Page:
When you think of top cycling destinations, Dubai might not be the first place that comes to mind. However, The United Arab Emirates is proving to be a cycling-friendly destination with purpose-built cycling tracks, planned routes, and new cycling clubs appearing throughout the region. And it is also host to one of the sport’s newest and biggest tour events.
Pro cycling in Dubai
The UAE Tour was first held in 2019 following the merger of the Abu Dhabi and Dubai Tours. The race forms part of the UCI World Tour and has really put the region on the professional cycling map. It remains the one and only tour race in the Middle East. The inaugural edition was won by Slovenian Primoz Roglic – who’s already holding a top-six spot in the cycling betting to win the 2020 Tour de France – and featured other seasoned riders such as Spain’s Alejandro Valverde and Tom Dumoulin of the Netherlands.
Amateur cycling in Dubai
Dubai caters well for those who like to cycle for fun. The climate between October and May is suited to the sport and there are plenty of dedicated cycling routes. There is an outdoor cycling track at Nad Al Sheba Park which offers changing rooms, lockers and shower rooms as well as a choice of 4km, 6km and 8km circuits. The whole circuit is lit up at night for those who prefer to ride in the cooler night air.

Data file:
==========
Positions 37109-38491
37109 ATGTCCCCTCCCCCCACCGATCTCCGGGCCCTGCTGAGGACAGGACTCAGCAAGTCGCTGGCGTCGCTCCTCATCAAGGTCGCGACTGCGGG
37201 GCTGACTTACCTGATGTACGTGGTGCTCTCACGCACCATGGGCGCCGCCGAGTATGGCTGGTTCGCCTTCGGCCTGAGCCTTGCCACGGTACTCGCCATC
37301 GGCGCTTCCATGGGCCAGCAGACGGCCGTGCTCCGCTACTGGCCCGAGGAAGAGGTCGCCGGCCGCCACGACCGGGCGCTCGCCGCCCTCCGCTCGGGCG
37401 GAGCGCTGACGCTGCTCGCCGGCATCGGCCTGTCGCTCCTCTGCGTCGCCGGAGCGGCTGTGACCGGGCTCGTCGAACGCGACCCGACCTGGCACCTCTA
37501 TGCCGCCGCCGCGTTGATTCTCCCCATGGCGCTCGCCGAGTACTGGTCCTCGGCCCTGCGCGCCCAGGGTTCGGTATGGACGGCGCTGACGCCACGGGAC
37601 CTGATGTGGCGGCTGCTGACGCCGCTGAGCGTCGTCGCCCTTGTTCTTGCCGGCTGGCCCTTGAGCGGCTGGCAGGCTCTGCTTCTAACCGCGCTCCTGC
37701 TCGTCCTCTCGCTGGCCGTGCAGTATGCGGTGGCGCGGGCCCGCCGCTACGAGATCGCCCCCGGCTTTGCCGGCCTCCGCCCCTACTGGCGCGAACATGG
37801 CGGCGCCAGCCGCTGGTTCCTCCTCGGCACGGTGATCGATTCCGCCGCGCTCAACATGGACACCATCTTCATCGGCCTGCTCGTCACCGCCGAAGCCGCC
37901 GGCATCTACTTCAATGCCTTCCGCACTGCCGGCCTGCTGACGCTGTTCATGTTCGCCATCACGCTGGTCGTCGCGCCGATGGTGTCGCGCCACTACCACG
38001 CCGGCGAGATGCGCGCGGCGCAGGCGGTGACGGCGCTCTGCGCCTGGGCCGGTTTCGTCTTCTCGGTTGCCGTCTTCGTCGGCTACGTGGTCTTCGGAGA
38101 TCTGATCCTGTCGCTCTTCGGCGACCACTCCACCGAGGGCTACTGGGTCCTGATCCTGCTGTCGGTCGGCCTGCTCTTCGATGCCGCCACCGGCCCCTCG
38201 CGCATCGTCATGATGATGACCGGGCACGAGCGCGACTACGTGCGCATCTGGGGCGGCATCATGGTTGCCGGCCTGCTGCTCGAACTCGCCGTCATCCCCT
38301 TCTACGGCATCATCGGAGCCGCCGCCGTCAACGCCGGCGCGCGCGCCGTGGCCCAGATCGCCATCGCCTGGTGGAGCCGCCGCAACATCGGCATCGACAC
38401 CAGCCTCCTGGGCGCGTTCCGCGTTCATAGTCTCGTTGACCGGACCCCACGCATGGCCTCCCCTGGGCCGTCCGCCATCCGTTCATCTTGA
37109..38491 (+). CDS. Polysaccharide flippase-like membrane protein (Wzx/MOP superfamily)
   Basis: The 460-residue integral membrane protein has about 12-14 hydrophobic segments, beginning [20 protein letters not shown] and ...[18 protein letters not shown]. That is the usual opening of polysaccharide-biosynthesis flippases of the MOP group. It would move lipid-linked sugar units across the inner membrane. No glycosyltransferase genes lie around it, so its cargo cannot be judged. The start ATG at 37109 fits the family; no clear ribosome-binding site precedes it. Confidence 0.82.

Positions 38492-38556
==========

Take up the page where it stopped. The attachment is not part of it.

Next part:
The Al Qudra Cycle Track offers longer routes that take you further into the desert landscape with 18km and 50km circuits available. Along the way is a five-star hotel resort where you can stop to refuel. Bikes can also be hired from an outlet next to the entrance to the circuit.
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Head to the mountains
Not far from Dubai is a zone known as Hatta where the terrain becomes more rugged and is more suited to mountain bikes. There are rocks, stony tracks, hills and breathtaking views along the 52km trail. The site also has its own MTB center where bikes and protective gear can be hired. There are routes to suit all levels and guides to help you and give you the best advice.
Dubai’s city parks also feature cycle paths – although the parks do close at night time. There is also a waterfront path of approximately 12km from which you can enjoy wonderful views of the Dubai Water Canal as well as the city’s numerous beaches.
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Where to Avoid
Cycling on main roads and footpaths is not permitted in Dubai. While you may see some cyclists still use footpaths (and the police often turn a blind eye), it’s best to avoid following their example. The exception to the ban are footpaths that have shared status with clearly marked pedestrian and cycle zones. Cyclists are permitted to ride on roads that are classed as secondary but with over 20 official cycle tracks, there is little need to do so. Helmets must be worn at all times.
Cycling is a great way to see the city of Dubai and more cycle tracks are being planned all the time. If you are serious about cycling and want to know how to get the best out of your trip, you could also contact one of the local clubs that host weekly group rides of up to 140km.